The monsters are visiting me in my sleep. I’m 3 months alcohol-free, but after a long day of writing, I’ve been dreaming that I ingest opiods and red wine. I hate it, in my dreams, but I can’t get enough. I wake up in the morning with the residue of guilt and defeat on me. I get it though. I get why I drank. I get why my brain seeks it, even in my sobriety. Lidia Yuknavitch said at the Ojai retreat that “your wound is your superpower.” And if my wound is PTSD (and it is), then my superpower is this outpouring of guts and honesty in the form of structured words on a page. My voice. My muscles. Continue reading

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Fear, Over Time

It began in my body.
My brain, free of a fear filter, couldn’t contain it. 

 

Maybe because it came at me like an endless stream of gamma radiation, 
I built myself a protective lead suit 
that looked like anger. 
When fear came at me, I blasted it back outwards.

 

And I,

the I that observes, the scientist I,

moved up and to the right,

perched in a non-body place,

staring safely down at a meat shield taking hits to the chest.


I was in a car crash that killed three people.

More, depending on how you measure death. 
A passenger: a passive participant in an apocalypse. 
My head cracked open and the old me –

the one that only lived to 17 –

poured out along with the blood.
The new me, a corpse existing in a body made of terror. 
My anger and rage an all-consuming flash fire lighting my way.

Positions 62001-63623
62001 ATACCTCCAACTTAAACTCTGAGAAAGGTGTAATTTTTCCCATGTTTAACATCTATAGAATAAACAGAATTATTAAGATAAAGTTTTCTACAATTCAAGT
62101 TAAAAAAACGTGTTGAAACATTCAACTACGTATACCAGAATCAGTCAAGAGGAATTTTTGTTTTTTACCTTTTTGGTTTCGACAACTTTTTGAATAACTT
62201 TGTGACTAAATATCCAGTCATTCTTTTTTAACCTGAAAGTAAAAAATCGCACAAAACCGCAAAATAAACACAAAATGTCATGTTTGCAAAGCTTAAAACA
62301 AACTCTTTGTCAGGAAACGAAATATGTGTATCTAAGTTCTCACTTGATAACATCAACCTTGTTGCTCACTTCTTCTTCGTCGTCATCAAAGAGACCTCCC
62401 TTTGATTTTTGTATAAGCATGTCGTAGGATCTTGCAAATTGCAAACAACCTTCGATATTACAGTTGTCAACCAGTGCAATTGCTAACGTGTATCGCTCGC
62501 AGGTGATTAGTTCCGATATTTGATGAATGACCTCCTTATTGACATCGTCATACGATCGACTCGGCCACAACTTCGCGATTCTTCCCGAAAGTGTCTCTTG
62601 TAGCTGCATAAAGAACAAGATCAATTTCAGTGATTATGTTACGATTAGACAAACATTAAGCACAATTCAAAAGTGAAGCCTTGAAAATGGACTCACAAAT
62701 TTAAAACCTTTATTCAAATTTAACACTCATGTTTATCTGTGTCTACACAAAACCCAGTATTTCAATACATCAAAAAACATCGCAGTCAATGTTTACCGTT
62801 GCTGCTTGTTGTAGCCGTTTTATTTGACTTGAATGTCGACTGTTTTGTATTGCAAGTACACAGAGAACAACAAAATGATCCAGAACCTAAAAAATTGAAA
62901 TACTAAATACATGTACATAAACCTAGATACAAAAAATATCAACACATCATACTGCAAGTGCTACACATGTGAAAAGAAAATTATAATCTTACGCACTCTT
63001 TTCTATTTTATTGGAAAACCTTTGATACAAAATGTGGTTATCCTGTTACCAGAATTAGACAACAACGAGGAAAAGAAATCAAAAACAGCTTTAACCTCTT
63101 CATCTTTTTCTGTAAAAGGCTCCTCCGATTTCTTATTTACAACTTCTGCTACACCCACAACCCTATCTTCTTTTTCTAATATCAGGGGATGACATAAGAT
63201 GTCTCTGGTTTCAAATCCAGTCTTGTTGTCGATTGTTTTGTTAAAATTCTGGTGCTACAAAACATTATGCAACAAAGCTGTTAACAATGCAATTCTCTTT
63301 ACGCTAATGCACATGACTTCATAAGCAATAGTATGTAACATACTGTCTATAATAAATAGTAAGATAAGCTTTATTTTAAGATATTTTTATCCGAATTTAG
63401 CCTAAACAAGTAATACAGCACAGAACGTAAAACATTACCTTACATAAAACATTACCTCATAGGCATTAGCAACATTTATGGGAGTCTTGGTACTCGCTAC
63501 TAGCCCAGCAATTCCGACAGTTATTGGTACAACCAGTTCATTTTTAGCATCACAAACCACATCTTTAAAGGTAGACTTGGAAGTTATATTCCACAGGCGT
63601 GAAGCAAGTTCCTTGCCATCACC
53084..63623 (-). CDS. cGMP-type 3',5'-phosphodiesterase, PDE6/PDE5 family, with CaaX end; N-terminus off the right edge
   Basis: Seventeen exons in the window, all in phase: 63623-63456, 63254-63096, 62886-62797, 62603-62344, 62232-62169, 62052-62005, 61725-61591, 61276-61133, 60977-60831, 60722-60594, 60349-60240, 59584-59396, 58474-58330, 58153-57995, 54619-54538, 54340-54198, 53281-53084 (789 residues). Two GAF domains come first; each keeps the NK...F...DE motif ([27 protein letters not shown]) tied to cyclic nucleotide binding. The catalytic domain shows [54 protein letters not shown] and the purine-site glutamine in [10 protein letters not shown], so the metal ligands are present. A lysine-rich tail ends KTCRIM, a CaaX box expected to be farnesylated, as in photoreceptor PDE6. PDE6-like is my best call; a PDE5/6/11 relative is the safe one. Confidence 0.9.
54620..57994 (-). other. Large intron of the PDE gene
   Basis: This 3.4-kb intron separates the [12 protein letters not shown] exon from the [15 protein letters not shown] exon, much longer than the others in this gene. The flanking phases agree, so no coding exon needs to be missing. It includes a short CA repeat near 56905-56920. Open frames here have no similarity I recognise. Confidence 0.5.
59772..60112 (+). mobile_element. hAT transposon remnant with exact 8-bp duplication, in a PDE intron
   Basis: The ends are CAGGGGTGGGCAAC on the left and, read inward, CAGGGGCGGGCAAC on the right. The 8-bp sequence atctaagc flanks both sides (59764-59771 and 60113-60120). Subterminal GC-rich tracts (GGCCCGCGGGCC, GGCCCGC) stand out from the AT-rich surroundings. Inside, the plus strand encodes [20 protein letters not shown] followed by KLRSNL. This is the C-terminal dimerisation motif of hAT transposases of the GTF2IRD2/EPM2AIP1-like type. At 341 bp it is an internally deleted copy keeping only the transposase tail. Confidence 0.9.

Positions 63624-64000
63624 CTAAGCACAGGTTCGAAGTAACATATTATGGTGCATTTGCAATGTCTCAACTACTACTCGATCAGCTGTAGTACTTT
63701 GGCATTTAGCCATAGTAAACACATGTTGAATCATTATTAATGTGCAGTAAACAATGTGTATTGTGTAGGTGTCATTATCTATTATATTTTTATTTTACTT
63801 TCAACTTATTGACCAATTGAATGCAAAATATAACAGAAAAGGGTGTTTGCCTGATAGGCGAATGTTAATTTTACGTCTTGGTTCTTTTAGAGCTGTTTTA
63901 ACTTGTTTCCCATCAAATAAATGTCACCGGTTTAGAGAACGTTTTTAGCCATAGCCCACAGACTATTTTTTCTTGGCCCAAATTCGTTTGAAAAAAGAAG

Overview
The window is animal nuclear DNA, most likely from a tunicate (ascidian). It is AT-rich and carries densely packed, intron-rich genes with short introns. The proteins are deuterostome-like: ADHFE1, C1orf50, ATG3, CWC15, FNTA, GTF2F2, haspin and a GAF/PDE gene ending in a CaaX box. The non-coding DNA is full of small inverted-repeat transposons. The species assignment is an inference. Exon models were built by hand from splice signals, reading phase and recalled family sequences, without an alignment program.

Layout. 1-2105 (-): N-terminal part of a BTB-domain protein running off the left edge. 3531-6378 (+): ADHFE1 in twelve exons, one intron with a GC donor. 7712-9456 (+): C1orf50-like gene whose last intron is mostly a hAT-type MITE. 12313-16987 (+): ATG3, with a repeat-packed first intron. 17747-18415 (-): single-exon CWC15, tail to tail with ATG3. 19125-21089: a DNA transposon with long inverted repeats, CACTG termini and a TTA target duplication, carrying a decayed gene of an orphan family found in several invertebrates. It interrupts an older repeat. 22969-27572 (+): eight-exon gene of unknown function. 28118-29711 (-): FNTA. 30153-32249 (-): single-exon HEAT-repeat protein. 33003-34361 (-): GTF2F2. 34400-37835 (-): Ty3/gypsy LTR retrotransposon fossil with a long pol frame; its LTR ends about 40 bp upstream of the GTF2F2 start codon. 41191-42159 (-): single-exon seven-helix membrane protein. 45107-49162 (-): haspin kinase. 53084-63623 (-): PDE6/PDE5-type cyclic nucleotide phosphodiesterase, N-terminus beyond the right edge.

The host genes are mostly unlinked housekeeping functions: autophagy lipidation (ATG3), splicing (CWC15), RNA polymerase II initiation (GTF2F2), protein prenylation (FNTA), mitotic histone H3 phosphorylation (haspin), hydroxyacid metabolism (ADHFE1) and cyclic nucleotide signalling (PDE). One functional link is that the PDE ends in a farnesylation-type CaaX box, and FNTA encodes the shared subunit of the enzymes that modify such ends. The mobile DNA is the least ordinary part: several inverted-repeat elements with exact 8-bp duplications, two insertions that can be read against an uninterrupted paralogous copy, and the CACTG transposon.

In my 30th year came therapy

and a pill

that forced me –

the I, my shadow –

from the safety of above and to the right

back into my body. 


But I never made it passed my head.

 
Now my body holds my world’s fear

and all the rage

of my human existence. 


I stay in my protective shell –

emerging only long enough 

to shield my heart.

Lightning warfare.

Blitzkrieg.

 

Except, of course, when I’m writing.

 

Then I’m naked and free and look upon the page with my Medusa stare,

daring it to turn to cinders.

But it never does.

 

The page always contains me.

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Daughter of Night and Sky: Or, Why I Hate Yoga

Over Labor Day weekend, I’ll be attending a four day yoga and writing workshop in Ojai, California. Lidia Yuknavitch will lead the workshop on corporeal writing. I’m a strident fan of Lidia’s writing because it’s beautiful, but also because it involves itself with the grotesque, gorgeous, painful, and sublime experience of being an embodied and sentient being like no one – man or woman – I’ve ever read. But as a woman and trauma survivor (god, I hate the word “survivor”), I have an especially visceral connection with her writing as well. There is no one better suited to lead a discussion on corporeal writing than Lidia Yuknavitch, and I’m honored and privileged to be able to attend this retreat.

But then there’s the yoga.

I fucking hate yoga.

 

tinman

“This is bullshit.”

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Coloring in the Lines

I’m at my kitchen table, my washing machine on the wash cycle in a nearby room the only sound. My house smells of dinner – roasted vegetables and garlic, mostly. I take out a coloring book I bought this weekend. The page I choose is an intricate knotwork of vines and flowers, with a detailed lion’s head in the middle. I select the colored pencils I want to start with – all the greens, yellows, and oranges in my stuffed zippered bag – and I sharpen them one by one with my electric pencil sharpener. I can’t believe how excited I am to color in a coloring book.

I’m sitting for the first time since I got home from work, thankful the house is cooling down and appreciating the dusk breeze that’s flowing in from all the open doors and windows. I can feel it playing on my neck and the back of my hair. I relax. I select the green I’ll use for all the vines in the picture and carefully begin to fill in the tiny spaces between lines. I realize my tongue is out, like when I was a kid. And, suddenly, I’m four again. Continue reading